Anna Gibson is a freelance graphic designer who regularly collaborates with Notion magazine. Attending a Catholic school in Surrey, Anna found herself restricted by “average grades” and the high academic expectations of her school. What’s more, her arts classes favoured a very traditional perception of creativity. “You painted or nothing – which I hated so much,” Anna highlights. “I was constantly frustrated because I so badly wanted to do well, but I was so shit at painting it was embarrassing – I felt like I’d never be taken seriously.” But there was one teacher who stood by and supported Anna. Listening to her struggles, he often stayed with her after class to help her find ways to “push the boundaries of the curriculum”, before then leading her toward graphic design. “I remember emailing him a couple years later to let him know I got into my top choice university and he was so delighted – I really owe a lot to him.”
As expressed by Harriet, Lucy sees the current situation as stemming from a general disdain toward creativity, and a lack of awareness of how much it offers to our society. “Everything you see around us, from the tube map, hospital infographics to TV shows have creatives behind them – and many of those creative journeys started in school.” Anna says. “By cutting funding, not only are they taking away opportunities away from students and punishing those from low socio-economic backgrounds, they are going to really damage anything that relies on creatives in order to function well.”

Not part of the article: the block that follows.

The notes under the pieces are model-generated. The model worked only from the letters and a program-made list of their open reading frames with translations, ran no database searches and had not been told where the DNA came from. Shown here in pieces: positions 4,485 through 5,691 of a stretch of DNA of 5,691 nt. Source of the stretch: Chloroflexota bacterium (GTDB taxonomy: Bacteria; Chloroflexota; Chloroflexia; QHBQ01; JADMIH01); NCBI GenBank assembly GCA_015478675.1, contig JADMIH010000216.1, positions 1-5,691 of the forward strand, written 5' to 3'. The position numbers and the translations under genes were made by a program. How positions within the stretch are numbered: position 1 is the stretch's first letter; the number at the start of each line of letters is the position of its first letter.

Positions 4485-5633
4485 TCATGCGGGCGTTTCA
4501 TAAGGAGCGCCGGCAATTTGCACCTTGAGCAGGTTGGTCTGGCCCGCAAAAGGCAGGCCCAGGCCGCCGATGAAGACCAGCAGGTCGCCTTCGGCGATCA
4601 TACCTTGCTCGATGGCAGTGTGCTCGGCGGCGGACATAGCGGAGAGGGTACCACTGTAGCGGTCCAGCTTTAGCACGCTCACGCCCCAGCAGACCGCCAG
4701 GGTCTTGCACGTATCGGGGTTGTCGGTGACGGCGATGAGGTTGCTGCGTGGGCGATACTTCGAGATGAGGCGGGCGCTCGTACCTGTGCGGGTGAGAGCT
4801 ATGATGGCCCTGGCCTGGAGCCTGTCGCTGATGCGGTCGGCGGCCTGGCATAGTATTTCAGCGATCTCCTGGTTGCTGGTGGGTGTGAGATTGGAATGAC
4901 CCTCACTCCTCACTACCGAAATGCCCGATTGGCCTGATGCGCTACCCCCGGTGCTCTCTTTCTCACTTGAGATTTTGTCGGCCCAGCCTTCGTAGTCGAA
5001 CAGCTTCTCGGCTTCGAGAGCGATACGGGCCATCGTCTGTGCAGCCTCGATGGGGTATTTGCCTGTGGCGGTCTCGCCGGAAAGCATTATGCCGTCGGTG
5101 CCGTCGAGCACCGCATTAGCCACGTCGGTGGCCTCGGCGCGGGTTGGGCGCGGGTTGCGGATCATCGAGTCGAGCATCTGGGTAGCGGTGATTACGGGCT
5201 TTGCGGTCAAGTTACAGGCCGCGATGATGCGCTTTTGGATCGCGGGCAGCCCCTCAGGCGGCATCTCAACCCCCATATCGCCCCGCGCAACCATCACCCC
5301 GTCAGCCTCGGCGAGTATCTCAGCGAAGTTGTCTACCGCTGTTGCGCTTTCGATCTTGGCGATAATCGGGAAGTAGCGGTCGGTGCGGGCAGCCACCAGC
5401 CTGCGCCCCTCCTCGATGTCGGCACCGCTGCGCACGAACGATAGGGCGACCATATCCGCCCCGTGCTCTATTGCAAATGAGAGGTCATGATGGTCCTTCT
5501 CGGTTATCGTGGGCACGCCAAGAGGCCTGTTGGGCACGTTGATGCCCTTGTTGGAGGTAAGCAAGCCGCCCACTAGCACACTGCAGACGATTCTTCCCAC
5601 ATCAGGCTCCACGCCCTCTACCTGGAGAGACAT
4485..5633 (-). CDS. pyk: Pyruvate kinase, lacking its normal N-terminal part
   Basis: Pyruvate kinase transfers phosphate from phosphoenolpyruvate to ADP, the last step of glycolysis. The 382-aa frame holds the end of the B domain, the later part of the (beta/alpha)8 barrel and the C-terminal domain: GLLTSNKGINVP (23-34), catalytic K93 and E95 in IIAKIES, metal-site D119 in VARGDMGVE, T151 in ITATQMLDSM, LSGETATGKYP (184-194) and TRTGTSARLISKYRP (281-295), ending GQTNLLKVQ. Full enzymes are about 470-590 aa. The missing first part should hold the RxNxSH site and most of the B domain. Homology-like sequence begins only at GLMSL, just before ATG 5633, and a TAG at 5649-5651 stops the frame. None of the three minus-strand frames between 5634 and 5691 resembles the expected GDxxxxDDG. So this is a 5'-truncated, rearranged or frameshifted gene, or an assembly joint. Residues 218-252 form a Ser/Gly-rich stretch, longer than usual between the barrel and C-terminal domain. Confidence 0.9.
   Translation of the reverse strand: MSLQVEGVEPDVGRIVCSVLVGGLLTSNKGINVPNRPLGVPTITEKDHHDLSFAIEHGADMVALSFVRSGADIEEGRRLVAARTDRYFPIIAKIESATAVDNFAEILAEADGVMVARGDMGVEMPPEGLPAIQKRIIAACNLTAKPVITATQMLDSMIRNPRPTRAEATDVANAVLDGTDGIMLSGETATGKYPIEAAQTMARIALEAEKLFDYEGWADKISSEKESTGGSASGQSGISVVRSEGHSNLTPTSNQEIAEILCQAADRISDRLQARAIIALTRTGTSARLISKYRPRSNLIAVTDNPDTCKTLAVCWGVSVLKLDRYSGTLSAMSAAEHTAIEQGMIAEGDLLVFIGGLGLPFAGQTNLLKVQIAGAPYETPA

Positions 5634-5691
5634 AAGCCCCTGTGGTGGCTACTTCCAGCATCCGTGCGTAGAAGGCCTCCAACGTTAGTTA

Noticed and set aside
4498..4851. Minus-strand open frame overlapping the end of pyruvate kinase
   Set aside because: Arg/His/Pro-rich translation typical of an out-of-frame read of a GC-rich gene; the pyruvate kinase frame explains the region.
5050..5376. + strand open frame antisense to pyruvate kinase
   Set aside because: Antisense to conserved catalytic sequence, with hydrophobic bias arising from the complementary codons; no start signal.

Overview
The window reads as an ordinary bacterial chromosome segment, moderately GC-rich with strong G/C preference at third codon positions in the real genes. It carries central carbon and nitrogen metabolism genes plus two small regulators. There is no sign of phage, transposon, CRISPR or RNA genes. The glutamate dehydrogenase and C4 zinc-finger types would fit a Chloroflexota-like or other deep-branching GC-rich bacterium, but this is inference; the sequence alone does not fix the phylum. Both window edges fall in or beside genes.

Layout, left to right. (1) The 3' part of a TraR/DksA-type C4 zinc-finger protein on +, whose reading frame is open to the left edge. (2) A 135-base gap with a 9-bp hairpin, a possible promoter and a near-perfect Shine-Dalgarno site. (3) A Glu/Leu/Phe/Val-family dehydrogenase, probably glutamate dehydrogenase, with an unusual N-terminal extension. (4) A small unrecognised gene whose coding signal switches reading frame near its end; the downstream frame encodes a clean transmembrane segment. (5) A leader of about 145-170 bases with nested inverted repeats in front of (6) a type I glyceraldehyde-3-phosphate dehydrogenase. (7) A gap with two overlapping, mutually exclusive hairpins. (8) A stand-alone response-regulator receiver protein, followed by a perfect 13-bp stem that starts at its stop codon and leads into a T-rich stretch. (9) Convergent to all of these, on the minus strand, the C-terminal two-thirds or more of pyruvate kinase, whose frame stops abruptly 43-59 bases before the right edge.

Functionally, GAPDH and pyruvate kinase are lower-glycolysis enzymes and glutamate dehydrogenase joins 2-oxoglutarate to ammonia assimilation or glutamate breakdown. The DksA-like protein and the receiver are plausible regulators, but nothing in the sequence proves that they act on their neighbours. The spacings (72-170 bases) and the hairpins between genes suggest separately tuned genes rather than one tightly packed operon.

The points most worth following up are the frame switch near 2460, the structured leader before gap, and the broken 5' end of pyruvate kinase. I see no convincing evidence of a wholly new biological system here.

Fundamentally, further cuts to the arts in state schools will have a catastrophic impact both on the individual future of creatives, and the industry at large. Without exposure to the arts in the space where the country’s children spend the vast majority of their days, awareness of the arts and a belief that you can have a successful creative future will be dramatically impacted. The creative industry – which is much broader, essential and more lucrative than people often give it credit for – will lose future generations of brilliant creative minds.
On top of this, it’s clear that art classes regularly provide a vital space of solace, often for children who don’t find their place within the inflexible ‘academic’ expectations in the majority of classrooms. Art teachers are those worth celebrating – many providing their students with warmth, direction and drive that they may not find elsewhere in school. But most worrying is the effect such cuts will have on pre-existing inequalities in the arts, further driving a wedge between those from marginalised backgrounds and a creative industry already dominated by a wealthy elite. In sum, an education devoid of the arts is one that is less rich, less varied and, quite frankly, not one worth putting any young person through.
About the Author
Olivia (she/her) joined the It’s Nice That team as an editorial assistant in November 2021 and soon became staff writer. A graduate of the University of Edinburgh with a degree in English literature and history, she’s particularly interested in photography, publications and type design.